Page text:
This is part two of Breaking Down Corporate Strategy, a three-part series of articles where I explore the components of corporate strategy, the factors that steer its development, as well as the interesting relation it has with game theory. Read Part One here.
In the first part of this series, we explored different internal forces that influence a company’s corporate strategy and ultimately its growth (or lack thereof). But of course, there are always external forces that have an equal, if not greater, influence on corporate strategy.
And despite the limited control we have over external factors and their relatively unpredictable nature, a few select factors are regularly leveraged by companies to boost growth. These factors are called growth levers.
A growth lever isn’t a silver bullet
Growth levers may be broad in definition but they are well-researched and well-documented concepts that are an important part of corporate strategies as they are powerful tools for controlling the direction of growth.
Which begs the question, if we’ve already identified these growth levers and if they are so influential, why don’t we implement them all the time to grow continuously? There are a few reasons why this isn’t such a straightforward discussion for companies.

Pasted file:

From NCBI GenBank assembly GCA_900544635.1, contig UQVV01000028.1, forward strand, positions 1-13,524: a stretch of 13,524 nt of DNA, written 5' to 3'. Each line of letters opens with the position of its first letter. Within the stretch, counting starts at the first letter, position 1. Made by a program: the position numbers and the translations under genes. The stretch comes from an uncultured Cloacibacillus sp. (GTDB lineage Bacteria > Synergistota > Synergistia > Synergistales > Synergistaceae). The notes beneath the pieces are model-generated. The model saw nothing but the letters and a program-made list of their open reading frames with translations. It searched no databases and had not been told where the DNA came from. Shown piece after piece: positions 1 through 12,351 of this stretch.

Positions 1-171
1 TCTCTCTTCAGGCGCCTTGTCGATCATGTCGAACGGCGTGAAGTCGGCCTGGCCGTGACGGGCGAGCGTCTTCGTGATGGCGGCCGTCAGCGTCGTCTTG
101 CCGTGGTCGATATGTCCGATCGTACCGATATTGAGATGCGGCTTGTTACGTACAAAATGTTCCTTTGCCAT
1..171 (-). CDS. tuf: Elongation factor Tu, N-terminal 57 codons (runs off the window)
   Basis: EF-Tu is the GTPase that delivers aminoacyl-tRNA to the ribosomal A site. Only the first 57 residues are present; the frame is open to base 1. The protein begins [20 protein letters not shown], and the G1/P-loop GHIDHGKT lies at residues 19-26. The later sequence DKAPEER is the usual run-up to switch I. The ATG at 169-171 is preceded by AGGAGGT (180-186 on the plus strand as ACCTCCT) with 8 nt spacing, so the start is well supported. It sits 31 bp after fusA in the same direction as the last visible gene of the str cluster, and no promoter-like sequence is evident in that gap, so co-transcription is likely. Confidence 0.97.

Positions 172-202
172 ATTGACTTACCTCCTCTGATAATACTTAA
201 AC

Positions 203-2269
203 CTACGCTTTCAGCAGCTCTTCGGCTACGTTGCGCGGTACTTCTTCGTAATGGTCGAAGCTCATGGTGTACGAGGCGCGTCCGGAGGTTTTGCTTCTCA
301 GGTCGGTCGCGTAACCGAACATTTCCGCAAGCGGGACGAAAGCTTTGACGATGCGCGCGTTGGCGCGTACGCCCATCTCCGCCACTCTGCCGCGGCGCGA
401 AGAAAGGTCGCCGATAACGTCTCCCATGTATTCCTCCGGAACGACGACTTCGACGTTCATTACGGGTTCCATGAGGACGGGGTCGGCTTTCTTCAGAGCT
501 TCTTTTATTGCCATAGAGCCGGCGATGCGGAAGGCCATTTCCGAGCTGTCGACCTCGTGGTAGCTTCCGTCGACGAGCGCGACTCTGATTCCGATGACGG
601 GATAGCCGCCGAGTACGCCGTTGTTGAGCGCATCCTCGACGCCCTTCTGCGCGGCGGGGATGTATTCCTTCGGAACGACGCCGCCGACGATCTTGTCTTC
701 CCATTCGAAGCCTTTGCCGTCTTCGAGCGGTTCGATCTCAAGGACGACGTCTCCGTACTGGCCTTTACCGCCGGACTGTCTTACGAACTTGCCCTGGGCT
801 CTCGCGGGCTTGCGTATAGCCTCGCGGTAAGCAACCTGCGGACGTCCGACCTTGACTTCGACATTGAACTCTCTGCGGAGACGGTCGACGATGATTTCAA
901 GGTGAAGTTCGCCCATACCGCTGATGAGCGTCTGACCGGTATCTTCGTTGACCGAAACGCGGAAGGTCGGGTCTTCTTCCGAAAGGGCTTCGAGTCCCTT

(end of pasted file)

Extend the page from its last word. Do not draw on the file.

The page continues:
First of all, growth levers are very resource-intensive, and unchecked growth can quickly exhaust a company of its resources. That is to say there are constraints from using all levers all the time. Second, the market landscape is never static. Investing in any growth lever will have a series of consequences that may result in unfavorable market conditions. In some cases, pulling the wrong growth lever can cause internal problems (like integrating with the wrong distributor). The corporate strategy attempts to mitigate the risks involved with growth levers to a certain extent through in-depth evaluation and predictive analysis. But even then, risk can never be fully eliminated.
Another reason why growth levers cannot be used injudiciously is that sometimes one or multiple growth levers may simply not be available. Companies that fully control their supply chain have limited options for vertical integration while companies that only have a single product, serving a single target demographic have limited customer segmentation options.